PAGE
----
I would like to see people be more aware of where their food comes from. I would like to see small farmers empowered.
A Nomads Opinion:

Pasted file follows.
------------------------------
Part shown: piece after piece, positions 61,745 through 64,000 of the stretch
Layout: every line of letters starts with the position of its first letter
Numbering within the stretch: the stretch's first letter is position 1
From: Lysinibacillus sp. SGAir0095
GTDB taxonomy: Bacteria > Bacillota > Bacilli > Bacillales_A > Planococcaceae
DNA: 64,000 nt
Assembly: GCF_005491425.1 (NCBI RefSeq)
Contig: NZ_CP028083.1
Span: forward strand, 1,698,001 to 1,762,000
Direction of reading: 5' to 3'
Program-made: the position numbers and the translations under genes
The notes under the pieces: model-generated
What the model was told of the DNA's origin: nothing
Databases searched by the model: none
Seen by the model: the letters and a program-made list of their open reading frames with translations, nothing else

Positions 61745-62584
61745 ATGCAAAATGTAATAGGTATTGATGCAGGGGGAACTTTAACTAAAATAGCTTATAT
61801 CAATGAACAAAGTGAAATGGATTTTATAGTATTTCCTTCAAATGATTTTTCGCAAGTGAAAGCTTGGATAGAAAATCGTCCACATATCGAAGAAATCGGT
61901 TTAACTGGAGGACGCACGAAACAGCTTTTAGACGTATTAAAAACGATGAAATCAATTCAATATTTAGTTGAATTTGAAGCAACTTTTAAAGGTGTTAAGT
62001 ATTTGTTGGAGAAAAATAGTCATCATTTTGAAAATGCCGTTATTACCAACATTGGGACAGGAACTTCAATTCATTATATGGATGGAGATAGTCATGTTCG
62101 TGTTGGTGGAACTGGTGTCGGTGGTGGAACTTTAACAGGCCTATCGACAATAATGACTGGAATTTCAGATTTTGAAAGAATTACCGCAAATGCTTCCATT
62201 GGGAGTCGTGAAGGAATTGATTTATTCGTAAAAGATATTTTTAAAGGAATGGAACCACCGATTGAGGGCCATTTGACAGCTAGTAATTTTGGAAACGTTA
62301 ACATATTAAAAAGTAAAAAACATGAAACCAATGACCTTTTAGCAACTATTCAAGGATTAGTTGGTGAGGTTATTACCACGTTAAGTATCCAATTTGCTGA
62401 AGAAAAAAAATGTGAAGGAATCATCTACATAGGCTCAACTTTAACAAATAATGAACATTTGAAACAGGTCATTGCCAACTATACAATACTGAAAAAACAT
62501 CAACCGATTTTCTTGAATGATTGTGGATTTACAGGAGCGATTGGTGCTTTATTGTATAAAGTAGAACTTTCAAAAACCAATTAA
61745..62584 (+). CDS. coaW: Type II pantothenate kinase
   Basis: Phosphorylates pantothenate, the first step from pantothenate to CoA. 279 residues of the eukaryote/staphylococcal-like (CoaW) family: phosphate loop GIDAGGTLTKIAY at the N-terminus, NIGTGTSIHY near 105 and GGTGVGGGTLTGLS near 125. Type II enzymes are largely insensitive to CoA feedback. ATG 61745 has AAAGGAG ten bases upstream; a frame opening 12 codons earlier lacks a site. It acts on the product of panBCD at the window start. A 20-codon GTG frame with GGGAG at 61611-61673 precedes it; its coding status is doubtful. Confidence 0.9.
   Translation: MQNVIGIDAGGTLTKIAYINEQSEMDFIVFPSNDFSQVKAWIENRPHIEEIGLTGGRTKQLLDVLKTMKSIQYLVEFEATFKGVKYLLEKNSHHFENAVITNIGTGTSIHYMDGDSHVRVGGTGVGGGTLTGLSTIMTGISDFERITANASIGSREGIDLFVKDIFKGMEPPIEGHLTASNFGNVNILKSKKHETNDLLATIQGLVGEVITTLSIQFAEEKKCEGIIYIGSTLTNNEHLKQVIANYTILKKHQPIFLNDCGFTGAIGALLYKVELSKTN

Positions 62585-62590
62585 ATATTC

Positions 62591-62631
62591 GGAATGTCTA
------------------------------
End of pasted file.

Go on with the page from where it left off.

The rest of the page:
Sustainable. Organic. Both words constructed by our society over the recent years to highlight a larger, underlying issue: We are killing our world, and we’re bringing ourselves down with it. Dramatic as it may sound, I’ll admit I’ve got a flare for that, it’s true. When did the world become so crooked that we had to start putting labels on our foods marking the ones that hadn’t been sprayed with toxic sludge. Since when did vibrant blue and neon orange become normal shades in our lunch boxes? How did the human perspective on food and industry, and that combination for that matter, change so drastically that we are now left with industrialized coconut water and an actual industry, not to mention market, for kale chips covered in vegan cheese. I’M NOT KIDDING!! Last week I went to the store and literally found four separate brands selling this specific alien product. Not to say I don’t like kale chips, but it must be argued that at this point the actual legitimacy of the kale content is questionable. And that’s the problem! Our food has become worse then Persephone’s Pomegranate (Greek mythology anyone?) Our veggies have been whittled down and sucked dry of any nutritional value. Iceberg lettuce with ranch is not actually healthy my friends! Our chicken has been pumped with hormones to make it larger, our naturally sweet foods have been saturated with extra, pointless sugar. Have you ever actually harvested a carrot from your own garden? I’ll tell ya now, you’ll probably be disappointed at first. There not huge and bugs bunny-esque they are fat and small… and there also the sweetest things you’ll ever taste. Sure, it’s partly the satisfaction of raising it and working for it. But it’s just perfect, fresh, untainted dare I say. It’s organic. That’s what the word should mean. Simply grown with two hands in the natural soil that makes up our beautiful planet. Currently, however, organic means that whatever “organic” goods you mean to buy have simply been registered and certified by a group of large organizations with the same industrial goal: To pad their own pockets and create yet another market in which they can take control and manipulate independent producers, in this case small scale farmers, to further the financial stability and success of a global corporate industry. Over the course of this year I hope to speak with these farmers and get their opinion on the global food industry and how it has impacted their personal lively hoods.